Association of Changes in Oxidative and Proinflammatory States with Changes in Vascular Function after a Lifestyle Modification Trial Among Obese Children
BACKGROUND: The association of changes in oxidative and proinflammatory states with vascular function after diet and exercise intervention among obese children has not been previously explored. METHODS: In this 6-week diet and exercise intervention study in 35 obese children, age 12 to 18 years, we evaluated the relationship between changes in anthropometric indices, measures of insulin resistance, C-reactive protein (CRP), oxidized LDL (ox-LDL), and oxidative stress markers with changes in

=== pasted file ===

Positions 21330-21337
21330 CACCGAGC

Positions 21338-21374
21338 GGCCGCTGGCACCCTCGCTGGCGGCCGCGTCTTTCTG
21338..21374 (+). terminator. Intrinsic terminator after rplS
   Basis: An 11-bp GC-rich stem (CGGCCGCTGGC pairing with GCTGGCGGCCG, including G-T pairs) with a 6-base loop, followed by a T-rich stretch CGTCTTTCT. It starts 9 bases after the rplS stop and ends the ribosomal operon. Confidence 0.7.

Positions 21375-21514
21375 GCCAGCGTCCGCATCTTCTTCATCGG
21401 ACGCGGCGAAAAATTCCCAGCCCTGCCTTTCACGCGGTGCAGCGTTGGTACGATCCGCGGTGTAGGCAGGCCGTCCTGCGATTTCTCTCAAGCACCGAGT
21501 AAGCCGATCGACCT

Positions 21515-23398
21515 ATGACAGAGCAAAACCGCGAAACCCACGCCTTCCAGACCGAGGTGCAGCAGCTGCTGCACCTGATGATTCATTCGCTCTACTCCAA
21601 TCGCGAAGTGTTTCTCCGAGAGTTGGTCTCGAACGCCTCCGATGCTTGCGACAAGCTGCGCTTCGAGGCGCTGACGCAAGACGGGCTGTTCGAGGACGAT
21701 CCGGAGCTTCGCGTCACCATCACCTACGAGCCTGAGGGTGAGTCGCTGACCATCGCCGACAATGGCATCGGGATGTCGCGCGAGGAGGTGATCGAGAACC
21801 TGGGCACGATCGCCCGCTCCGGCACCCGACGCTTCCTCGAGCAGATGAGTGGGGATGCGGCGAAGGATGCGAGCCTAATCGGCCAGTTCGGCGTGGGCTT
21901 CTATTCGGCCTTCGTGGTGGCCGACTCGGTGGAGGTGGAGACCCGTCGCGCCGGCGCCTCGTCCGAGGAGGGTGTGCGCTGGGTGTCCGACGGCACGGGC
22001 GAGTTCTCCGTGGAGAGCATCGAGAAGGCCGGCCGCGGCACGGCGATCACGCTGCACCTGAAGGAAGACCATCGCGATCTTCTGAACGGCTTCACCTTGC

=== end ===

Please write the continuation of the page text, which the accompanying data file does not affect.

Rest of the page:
... with changes in carotid intima-media thickness (C-IMT) and flow mediated dilation (FMD) of the brachial artery. RESULTS: At the end of the study, body mass index (BMI), waist circumference, and percentage body fat were decreased (P Ͻ0.05), but participants remained overweight (BMI Ն 95th percentile). Although FMD improved (P Ͻ0.05), the improvement in C-IMT did not reach statistical significance. The changes in BMI, waist circumference, fat mass, ox-LDL, malondialdehyde (MDA), CRP, insulin, and homeostasis model assessment for insulin resistance (HOMA-IR) had an inverse correlation with the changes in mean FMD after adjustment for age and sex, with the highest correlations documented for ox-LDL, CRP, and WC. The ageand sex-adjusted changes in ox-LDL, waist circumference, CRP, MDA, and body fat mass had the highest correlations with changes in C-IMT. CONCLUSIONS: Our findings suggest that a common inflammatory stress condition associated with childhood obesity, notably with abdominal fat deposition, may play a role in the development of the earliest stages of proatherosclerotic inflammatory processes and subsequent vascular dysfunction. These changes might be partially reversible by short-term diet and exercise intervention, even if patients do not reach ideal body weight.